To me this algorithm raises more potential questions than answers. On the editorial side concerns are obvious and need little explanation - a genuine, authentic image can be powerful beyond words, but in today’s ‘fake news’ era, a trusted image from a credible source is paramount. On the creative side of the fence, we have found that authenticity is the single most powerful factor in what deems an image as successful. We started seeing this trend of authenticity emerging around 10 years ago, but five years ago we saw it develop into what we now refer to as ‘the glitch aesthetic.’ Glitch is where photographers are actively seeking out deliberate and planned errors, things like lens flare, overexposure, out of focus shots – components that were originally considered flaws and what Xiaomi’s algorithm aims to eliminate altogether. These are the images our customers – the world’s most prominent brands – are purchasing. Why? Because these compelling accidents and serendipitous mistakes hold humanity and humanity is to be trusted. To make errors is to be human and with that brings an honesty and authenticity to the visual landscape. In our increasingly curated world, there is a pull toward an aesthetic that feels messy and unexpected – the idea of Xiaomi using AI to edit and amend these beautifully imperfect quirks has me feeling rather sad.
Men are most certainly from Mars, but sadly the same can’t be said for women and Venus. Women make up just 15% of NASA’s planet mission teams, despite at least a quarter of planetary scientists being women. What this demonstrates is clear bias - however unconscious. NASA has vowed publicly to change this, but there’s gradual change and then there’s glacial, which seems to be the case here. Since 1975, there have been no improvements to the number of women being sent into space, despite the fact there have been 26 additional missions since that time. This vast discrepancy is even more apparent for ethnic minorities. The Black and Hispanic communities for example make up 13 and 16 per cent of the US population respectively, but these groups make up just one per cent of the nation’s planetary scientists. These figures are so disparate they’re more Martian than the very atmosphere NASA is attempting to explore through the InSight mission. A mission which, if you ask me, is rather ironically titled, given they seemingly lack exactly that when it comes to addressing this discernible problem. To be clear, this achievement is to be applauded by all and my commentary today doesn’t take away from this magnificent scientific accomplishment. It does however aim to raise pertinent questions. Put simply, the successful landing of InSight might be one small step for man, but a diverse and inclusive space programme would be one hell of a leap for mankind.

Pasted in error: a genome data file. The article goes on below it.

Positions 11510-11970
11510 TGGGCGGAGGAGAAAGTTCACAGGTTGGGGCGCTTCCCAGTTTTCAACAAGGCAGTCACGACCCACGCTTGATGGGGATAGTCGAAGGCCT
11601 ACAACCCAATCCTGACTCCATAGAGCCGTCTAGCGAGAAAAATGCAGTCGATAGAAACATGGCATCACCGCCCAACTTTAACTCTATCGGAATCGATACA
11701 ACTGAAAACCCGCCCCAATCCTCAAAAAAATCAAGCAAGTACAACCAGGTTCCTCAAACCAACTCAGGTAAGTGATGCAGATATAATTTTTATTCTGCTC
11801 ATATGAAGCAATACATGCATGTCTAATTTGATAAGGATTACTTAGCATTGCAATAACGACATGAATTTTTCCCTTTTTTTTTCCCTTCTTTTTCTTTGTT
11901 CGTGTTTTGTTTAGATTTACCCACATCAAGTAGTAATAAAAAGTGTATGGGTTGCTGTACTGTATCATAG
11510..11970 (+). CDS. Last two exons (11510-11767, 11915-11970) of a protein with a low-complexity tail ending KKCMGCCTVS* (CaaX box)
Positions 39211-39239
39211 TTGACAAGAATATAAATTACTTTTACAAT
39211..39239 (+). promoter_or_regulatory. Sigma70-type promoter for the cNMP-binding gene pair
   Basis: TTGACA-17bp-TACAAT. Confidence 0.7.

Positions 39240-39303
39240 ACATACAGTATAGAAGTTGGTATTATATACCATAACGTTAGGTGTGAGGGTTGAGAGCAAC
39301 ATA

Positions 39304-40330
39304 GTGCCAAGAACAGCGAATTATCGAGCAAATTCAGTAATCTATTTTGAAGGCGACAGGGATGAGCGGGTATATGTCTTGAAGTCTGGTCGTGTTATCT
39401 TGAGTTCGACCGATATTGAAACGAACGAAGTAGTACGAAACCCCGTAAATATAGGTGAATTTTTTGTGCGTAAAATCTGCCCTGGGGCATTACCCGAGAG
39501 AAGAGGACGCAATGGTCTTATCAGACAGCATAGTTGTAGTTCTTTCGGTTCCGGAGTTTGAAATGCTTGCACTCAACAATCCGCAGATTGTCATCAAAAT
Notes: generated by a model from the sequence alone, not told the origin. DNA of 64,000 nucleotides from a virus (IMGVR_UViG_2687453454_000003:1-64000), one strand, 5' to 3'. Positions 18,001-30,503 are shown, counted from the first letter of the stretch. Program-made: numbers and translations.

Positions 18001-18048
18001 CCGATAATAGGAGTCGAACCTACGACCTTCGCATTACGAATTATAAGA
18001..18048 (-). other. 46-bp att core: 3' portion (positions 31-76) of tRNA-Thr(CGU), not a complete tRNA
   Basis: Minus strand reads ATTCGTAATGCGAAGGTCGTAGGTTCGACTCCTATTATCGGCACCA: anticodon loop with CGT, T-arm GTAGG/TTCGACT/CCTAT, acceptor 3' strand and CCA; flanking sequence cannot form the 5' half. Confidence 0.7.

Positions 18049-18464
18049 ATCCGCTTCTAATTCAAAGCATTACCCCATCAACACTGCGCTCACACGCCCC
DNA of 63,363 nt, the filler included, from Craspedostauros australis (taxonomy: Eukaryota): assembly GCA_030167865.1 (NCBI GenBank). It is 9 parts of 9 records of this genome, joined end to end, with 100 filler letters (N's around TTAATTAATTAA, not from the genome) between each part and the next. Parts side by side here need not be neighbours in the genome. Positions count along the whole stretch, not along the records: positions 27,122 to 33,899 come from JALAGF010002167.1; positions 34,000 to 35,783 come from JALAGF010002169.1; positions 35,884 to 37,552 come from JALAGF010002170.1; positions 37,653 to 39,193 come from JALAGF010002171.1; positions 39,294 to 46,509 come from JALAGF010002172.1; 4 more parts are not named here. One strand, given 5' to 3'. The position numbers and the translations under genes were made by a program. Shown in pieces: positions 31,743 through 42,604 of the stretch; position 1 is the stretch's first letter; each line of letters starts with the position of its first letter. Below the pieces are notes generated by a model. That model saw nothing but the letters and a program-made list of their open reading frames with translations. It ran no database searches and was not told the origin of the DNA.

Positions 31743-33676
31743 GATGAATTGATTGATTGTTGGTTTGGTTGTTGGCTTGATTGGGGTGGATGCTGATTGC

I admire the innovation of Snap – to me, they are a true pioneer in the social media and technology space, but I’m not quite convinced on their chosen description as a camera company. Their mission of contributing to human progression, empowering people to express themselves and have fun is certainly being fulfilled, but to me, the description of camera provider feels like a mismatch. Snap are releasing 25,000 Spectacle 3.0 units, yet have 186 million people using their platform each day to power stories - they’re capturing those stories with their phones and tablets, not aluminium-based eyewear, however premium they may be. Call me old school, but I’ll stick to my Ray Bans – however much I admire their ambitious vision and commitment to innovation.